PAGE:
the boy’s glove. Before the motor could be stopped, his left middle finger was
twisted off at the second joint.

More and more boys and girls attending school are going to work at
part-time jobs. Most of them are 16- and 17-year-old high-school
students, though many are 14 or 15 years of age and some even younger.
The result in many cases is that the pupil’s health is impaired, and he
either fails in his school work, or, discouraged with lack of school
progress and lured by the pay envelope, he drops out o f school.
Examples may be multiplied from one end of the country to the other.
In one city a survey of 3 high schools shows from 31 to 41 percent o f the school
enrollment employed. The majority are 16 and 17 years old but many are
younger. In one boys’ school in this city about 2,000 are employed—269 in fac­
tory jobs, 211 in clerical work, 616 in sales jobs, 459 as delivery boys, and the rest
chiefly as pin boys, ushers in theaters, garage helpers, and so forth. Nearly 400
are working 35 or more hours a week—257 of them 40 or more hours a week—in
addition to carrying school work.
A 14-year-old boy in the ninth grade goes to school from 8 :1 5 or 8 :3 0 a. m.
until 2 p. m .; sells candy in a theater from 2 p. m. to 10 p. m. 6 days a week
(with an hour off for supper). On one day he gets off from work at 6. His total
hours of work are 46; with school hours added, his part-time and school work
program amounts to 73^ hours a week.
A 13-year-old girl works afternoons and evenings in a restaurant with a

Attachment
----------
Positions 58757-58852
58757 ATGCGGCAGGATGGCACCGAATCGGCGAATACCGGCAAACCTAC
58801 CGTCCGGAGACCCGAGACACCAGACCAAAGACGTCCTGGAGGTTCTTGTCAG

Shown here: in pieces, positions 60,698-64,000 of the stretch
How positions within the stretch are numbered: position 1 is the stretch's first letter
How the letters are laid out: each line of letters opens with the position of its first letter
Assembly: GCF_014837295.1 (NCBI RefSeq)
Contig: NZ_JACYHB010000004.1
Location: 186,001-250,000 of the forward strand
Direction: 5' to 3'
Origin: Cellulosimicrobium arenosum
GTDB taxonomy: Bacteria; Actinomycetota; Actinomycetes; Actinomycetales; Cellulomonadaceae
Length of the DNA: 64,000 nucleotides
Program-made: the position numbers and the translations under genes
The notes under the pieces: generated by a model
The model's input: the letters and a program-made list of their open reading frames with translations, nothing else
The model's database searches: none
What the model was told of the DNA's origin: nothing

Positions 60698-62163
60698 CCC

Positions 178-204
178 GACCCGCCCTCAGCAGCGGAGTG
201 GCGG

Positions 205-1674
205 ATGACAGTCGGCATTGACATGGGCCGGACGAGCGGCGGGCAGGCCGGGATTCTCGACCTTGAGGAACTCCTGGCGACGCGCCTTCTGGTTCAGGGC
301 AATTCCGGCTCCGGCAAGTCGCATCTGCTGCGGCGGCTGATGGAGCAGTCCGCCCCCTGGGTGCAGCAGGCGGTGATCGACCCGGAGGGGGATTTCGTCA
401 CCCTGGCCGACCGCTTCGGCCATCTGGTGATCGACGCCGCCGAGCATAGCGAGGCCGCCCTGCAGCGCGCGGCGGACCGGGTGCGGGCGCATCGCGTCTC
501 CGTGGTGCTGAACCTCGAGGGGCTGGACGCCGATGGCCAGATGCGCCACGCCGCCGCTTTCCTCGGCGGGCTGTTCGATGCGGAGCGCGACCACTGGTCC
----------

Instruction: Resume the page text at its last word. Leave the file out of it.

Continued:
total of 56 hours a week o f school and work.
A 14-year-old boy in the seventh grade works as delivery boy on a bakery truck
on school days from 5 :3 0 to 8 : 00 a. m .; attends school from 9 :4 5 to 3 :1 5 p. m.
On Saturdays he works from 5 : 30 a. m. to 5 :3 0 p. m., with three-quarters of an
hour off. His wages are $9 a week.
A 13-year-old boy in the eighth grade sets pins in a bowling alley at a wage of
$13 a week. He works from 6 to 11 p. m. on school days and from 1 p. m. to 12
midnight on Saturday and Sunday, with a half-hour off.

Federal Reserve Bank of St. Louis

Bowling alleys are employing children from 12 years o f age and up
until midnight or even until 2 or 3 o’clock in the morning. The result
is weariness and poor work in school, truancy, and, too often,
What of needed educational opportunity?
Even before the war equal educational opportunity—the demo­
cratic ideal—was far from attainment. According to the 1940